Betty Rainsford: Pioneering journalist was small in stature but a force of nature
BETTY Rainsford was a pioneering female journalist at a time when the profession was almost entirely dominated by men.
During her career at the Belfast Telegraph she blazed a trail for other women and was particularly well-regarded for her coverage of the arts.
Betty joined the paper as a general reporter in 1956 and initially covered a variety of stories, although she recalled being told she would "not be sent to the courts or any all-male gatherings”.
Despite the conservative social mores of the time, she was not afraid to address controversial issues when the opportunity arose and was appointed women’s editor of the paper in 1961.
Before entering journalism she had worked for the Committee for the Encouragement of Music and the Arts, a forerunner to the Arts Council, and over the years she promoted many up-and-coming writers and reviewed hundreds of plays.
Although small in stature, she was a force of nature and had a natural spark which made her great company.
Former colleague Ivan Little recalled her telling how she once secured an interview with reclusive Nobel Prize-winning playwright Samuel Beckett.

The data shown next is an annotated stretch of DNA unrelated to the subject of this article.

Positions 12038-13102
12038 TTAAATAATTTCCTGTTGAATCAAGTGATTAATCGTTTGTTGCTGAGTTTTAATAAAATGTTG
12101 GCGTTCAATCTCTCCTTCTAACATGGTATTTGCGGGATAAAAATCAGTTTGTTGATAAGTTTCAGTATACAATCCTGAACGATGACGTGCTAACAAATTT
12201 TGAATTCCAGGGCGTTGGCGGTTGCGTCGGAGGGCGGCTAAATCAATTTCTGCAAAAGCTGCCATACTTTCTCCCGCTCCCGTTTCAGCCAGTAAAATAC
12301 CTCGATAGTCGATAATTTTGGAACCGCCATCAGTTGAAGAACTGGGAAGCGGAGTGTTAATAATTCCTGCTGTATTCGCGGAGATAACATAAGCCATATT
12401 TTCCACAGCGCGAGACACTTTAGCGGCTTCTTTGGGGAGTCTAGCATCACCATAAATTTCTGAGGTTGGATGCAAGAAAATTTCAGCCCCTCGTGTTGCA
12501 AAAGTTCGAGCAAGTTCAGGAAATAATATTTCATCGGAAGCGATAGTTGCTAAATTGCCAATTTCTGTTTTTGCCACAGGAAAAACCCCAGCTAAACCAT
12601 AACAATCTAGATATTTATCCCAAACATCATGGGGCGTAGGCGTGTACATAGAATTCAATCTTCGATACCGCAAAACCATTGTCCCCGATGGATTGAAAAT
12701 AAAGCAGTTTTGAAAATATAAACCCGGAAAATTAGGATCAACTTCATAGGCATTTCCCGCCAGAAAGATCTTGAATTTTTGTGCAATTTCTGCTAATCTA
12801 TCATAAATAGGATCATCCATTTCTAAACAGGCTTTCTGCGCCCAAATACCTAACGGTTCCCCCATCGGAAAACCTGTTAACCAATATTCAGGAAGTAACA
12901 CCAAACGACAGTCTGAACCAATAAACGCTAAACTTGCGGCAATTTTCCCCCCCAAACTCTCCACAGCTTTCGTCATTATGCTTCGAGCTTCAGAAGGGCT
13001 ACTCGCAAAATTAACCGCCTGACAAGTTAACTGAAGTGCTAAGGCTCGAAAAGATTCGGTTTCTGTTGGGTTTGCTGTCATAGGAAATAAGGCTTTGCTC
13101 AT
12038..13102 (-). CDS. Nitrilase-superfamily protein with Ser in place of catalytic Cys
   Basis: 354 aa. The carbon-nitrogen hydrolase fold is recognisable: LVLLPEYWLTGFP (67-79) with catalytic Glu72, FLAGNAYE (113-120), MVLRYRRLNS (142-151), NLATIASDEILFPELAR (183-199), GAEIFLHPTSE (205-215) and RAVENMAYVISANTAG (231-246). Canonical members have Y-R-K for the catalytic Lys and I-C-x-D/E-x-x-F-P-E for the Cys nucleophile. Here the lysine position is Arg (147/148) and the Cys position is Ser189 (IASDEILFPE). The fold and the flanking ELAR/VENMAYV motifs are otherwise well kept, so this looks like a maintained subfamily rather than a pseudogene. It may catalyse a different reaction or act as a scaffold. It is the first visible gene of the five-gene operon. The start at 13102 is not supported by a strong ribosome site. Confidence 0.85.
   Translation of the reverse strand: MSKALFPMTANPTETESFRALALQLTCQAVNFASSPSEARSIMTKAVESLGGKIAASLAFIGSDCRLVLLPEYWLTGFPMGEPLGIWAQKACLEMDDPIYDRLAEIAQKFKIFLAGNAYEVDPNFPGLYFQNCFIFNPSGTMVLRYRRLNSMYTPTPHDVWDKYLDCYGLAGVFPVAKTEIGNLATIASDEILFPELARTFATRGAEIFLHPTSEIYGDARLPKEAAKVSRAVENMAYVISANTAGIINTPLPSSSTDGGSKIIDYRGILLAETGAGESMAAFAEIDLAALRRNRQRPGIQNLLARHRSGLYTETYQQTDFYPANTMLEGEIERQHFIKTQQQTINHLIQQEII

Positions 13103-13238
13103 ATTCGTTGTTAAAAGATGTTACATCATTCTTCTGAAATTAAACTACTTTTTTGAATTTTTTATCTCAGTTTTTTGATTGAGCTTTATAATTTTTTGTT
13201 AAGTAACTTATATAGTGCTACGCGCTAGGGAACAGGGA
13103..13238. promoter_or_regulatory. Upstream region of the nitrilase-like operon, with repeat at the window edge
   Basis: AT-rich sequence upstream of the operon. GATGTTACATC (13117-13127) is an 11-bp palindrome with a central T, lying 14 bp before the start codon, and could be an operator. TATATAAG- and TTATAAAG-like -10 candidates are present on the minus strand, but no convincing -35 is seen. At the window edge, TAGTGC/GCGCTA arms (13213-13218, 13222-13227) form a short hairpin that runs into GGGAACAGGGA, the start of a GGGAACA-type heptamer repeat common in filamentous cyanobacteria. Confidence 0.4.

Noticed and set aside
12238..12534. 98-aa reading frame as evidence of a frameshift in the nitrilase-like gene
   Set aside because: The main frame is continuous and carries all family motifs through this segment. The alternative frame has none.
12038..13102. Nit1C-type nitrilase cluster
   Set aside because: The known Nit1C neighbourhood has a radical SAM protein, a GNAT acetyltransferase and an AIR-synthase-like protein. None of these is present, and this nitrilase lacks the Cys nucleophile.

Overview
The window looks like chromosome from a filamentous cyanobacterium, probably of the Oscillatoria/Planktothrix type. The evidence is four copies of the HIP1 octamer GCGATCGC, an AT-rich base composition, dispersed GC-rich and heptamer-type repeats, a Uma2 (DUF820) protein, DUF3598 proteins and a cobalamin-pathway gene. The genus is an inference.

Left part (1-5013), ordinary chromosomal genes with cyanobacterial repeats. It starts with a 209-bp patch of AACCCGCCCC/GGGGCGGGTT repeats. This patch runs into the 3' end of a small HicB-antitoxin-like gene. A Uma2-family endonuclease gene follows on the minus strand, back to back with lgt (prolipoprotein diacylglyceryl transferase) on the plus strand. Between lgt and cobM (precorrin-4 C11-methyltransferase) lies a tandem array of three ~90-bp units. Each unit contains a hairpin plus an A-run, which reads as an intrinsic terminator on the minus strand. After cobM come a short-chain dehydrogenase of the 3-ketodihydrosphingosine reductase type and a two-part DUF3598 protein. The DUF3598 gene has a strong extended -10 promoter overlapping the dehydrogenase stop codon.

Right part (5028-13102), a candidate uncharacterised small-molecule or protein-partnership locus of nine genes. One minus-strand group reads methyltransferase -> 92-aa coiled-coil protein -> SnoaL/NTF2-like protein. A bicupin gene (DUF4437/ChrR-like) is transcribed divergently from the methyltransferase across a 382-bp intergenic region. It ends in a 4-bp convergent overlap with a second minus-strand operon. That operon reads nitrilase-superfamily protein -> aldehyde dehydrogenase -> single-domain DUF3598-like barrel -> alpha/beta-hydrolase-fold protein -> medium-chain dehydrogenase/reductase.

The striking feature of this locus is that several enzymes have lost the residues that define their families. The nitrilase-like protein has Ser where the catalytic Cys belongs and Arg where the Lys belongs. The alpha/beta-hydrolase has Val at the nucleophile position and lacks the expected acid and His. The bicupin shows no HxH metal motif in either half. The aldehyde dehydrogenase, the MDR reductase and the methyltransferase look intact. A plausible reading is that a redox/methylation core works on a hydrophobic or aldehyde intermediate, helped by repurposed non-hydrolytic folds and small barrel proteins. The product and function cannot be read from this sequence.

She had employed the old-fashioned method of finding out his address in Paris and simply knocking on the door in the hope of convincing him to speak.
She retired from the Belfast Telegraph in the early 1980s but was reunited with many former colleagues in 2011 when they organised a 90th birthday party for her.
Betty Isobel Rainsford (née Lowry) died aged 99 on Christmas Eve and her funeral service was held at St Columbanus Church, Ballyholme.
Rector Simon Doogan spoke warmly of her "self-deprecating Ulster modesty and simple, old-fashioned Christian humility" which meant she "never wore her considerable professional achievements on her sleeve".
Betty was predeceased by her husband Lt Col (Ret) Bathoe Rainsford.